Morning Report: The home ownership rate falls 4/29/16

Markets are lower after yesterday’s bloodbath. Bonds and MBS are down.

Personal incomes rose 0.4% in March, while spending rose 0.1%. The savings rate rose to 5.4%, this highest since late 2012. The Great American De-Leveraging continues..

The PCE Core Index (which is the inflation measure preferred by the Fed) rose 0.1% in march and is up 1.6% YOY. This is still below the Fed’s 2% target rate. We simply aren’t going to see much in the way of inflation until we see wage growth.

Speaking of wage growth, the employment cost index rose 0.6% in the first quarter as wages and salaries increased by 0.7% and benefits increased by 0.5%. On an unadjusted YOY basis, compensation increased 1.9% as salaries increased 2% and benefits increased 1.7%.

Consumer sentiment fell in April, according to the University of Michigan Consumer Sentiment Survey.

The homeownership rate fell to 63.5% in the first quarter, which is back below the levels of the mid 80s through the mid 90s. The gains in homeownership that started with the Clinton Administration’s social engineering via the housing market in 1995 have been given back.

As the Millennial generation ages, that number should increase, and does represent pent-up demand for housing. Affordability remains a big issue, along with high DTI ratios due to student debt. The homeownership rate for Gen Xers was 59%.

Worried about the increase in the price of oil? Don’t be. It is due to a massive short squeeze. For every barrel of oil being bought by a long speculator, there are 9 shorts exiting their position.

39 Responses

    • Well, it makes some sense, I guess. Since, in the world of the college campus, all men are rapists, why discriminate unfairly against those who got caught? Or something?

      Like

    • jnc:

      Criminal is now a protected class:

      It won’t be long before advocates go from demanding that “This question doesn’t belong on the college-admissions form any more than questions about the weather belong there” to demanding that “diversity” requires the question to be on the form. See: the history of race in the US.

      There is no end to the folly of the progressive left. Affirmative action for criminals!

      Like

  1. The left can’t be parodied:

    “One Radical Change Cisgender Women Can Make Today to Support Trans Bathroom Access
    By Vanessa Vitiello Urquhart

    There is another option, however, a step that ordinary people could take today that would raise the visibility of trans supporters, increase empathy for the experience of trans women, and help create safe spaces for all women to pee in peace: Cisgender women—and others who are currently able to use the ladies’ without causing a fuss, including nonbinary folks and early transition trans men like me—could stop using women’s bathrooms en masse, and make the men’s room a safe unisex bathroom by default.

    Fear of “men” in the women’s room is a powerful thing—powerful enough to inflame passions, enact bigoted laws, and inspire mean-spirited campaign ads. On the other hand, fear of women in the men’s room is all but nonexistent. Cisgender men might feel a little awkward if a woman waltzes by the urinal and into an empty stall, but they are unlikely to feel threatened or endangered by it. Women who do not possess an irrational fear of peeing in the proximity of men are therefore in a unique position to model trans-friendly bathroom behavior and choose to use the men’s public restroom without making anybody feel unsafe and with very little risk of having a frightened restroom user call security or law enforcement to eject them.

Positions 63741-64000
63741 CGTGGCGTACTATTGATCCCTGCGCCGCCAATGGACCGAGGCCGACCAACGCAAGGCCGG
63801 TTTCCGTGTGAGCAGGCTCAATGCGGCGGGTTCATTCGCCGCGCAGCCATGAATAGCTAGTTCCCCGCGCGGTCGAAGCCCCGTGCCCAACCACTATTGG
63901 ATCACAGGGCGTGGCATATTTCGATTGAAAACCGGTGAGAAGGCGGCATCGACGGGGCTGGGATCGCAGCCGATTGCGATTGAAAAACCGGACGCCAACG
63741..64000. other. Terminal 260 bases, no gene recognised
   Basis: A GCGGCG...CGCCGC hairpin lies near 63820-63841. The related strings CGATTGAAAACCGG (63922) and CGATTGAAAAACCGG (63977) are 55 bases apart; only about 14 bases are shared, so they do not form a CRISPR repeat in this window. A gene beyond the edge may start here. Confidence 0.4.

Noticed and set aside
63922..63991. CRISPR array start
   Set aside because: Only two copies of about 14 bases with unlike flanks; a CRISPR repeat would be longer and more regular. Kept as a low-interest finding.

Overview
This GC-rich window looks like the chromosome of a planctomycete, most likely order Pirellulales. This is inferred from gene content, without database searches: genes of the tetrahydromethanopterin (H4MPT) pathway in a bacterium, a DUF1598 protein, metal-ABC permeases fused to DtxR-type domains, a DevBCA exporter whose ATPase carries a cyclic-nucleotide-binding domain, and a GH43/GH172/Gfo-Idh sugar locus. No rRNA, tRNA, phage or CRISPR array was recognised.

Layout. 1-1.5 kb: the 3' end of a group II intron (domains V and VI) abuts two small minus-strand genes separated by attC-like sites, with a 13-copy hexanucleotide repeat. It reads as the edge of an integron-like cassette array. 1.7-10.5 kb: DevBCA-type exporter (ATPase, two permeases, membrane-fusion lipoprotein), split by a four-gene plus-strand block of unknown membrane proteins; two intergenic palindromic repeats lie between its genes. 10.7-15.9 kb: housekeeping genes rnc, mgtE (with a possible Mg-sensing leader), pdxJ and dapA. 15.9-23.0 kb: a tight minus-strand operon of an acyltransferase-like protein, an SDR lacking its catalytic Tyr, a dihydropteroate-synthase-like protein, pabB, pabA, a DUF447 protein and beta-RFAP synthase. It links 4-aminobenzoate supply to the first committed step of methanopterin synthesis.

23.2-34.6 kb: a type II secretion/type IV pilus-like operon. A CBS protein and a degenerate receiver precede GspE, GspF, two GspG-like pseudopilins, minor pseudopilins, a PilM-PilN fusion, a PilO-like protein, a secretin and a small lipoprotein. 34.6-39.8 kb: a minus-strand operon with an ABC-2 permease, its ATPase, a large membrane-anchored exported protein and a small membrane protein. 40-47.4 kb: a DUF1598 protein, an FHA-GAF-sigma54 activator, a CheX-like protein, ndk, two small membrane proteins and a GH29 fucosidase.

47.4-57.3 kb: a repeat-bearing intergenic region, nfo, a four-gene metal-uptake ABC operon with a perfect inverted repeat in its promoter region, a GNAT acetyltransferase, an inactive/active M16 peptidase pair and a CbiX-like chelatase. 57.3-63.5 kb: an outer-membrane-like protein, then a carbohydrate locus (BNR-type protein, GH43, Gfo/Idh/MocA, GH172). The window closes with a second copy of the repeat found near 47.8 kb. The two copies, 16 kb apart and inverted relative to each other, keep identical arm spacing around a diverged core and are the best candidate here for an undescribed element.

There are a lot more cisgender women in the world than trans ones, which means that if a significant number decided to use men’s bathrooms, it could boost the visibility of support for trans bathroom access significantly.”

    http://www.slate.com/blogs/outward/2016/04/29/a_radical_tactic_to_support_trans_bathroom_access.html

    Like

    • jnc:

      The left can’t be parodied:

      Truly. This whole thing started as an effort to relieve the distress of men who think they are women from having to use the men’s room. So now the solution is to convince actual women that there is nothing to be distressed about in using the men’s room.

      Twilight zone stuff, really.

      Like

      • I’m less concerned about the current kerfuffle than what I see coming: the elimination of urinals, because they are discriminatory against women and the handi-capable who are not able to use them.

        This is all a smoke screen. They are coming after my beloved urinal.

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        • KW:

          This is all a smoke screen. They are coming after my beloved urinal.

          Be careful. A joke to us, a brilliant idea to progressives. You think that it wasn’t jokingly remarked, back in the ’70s and ’80s as the gay rights movement was getting started, “Next thing you know they will want to get married!”? Ha, ha.

          Like

        • I’m actually fairly concerned that it’s not a joke. Given what’s going on now, I can definitely see a campaign to get rid of the female-hostile urinal.

          Like

    • How did allowing drag queens to use the women’s john become a cause celebre of the left?

      Like

      • I have no idea, but I can’t imagine a more non-issue becoming a “cause for our time”. I mean, I could at least wrap my head around gay marriage but I had a hard time seeing where this is going. But it doesn’t feel like it’s to create more unisex bathrooms or discrete stalls . . . it’s just, I guess, some sort of proxy battle about the normalcy of transgender men and women, but when examined on the surface level it seems like so much nonsense. Shit, I don’t care what bathroom they use. Also don’t care what bathroom I use. I normally use the man’s bathroom, but I’ve used family restrooms and unisex single toilet bathrooms and even a woman’s bathroom in a pinch.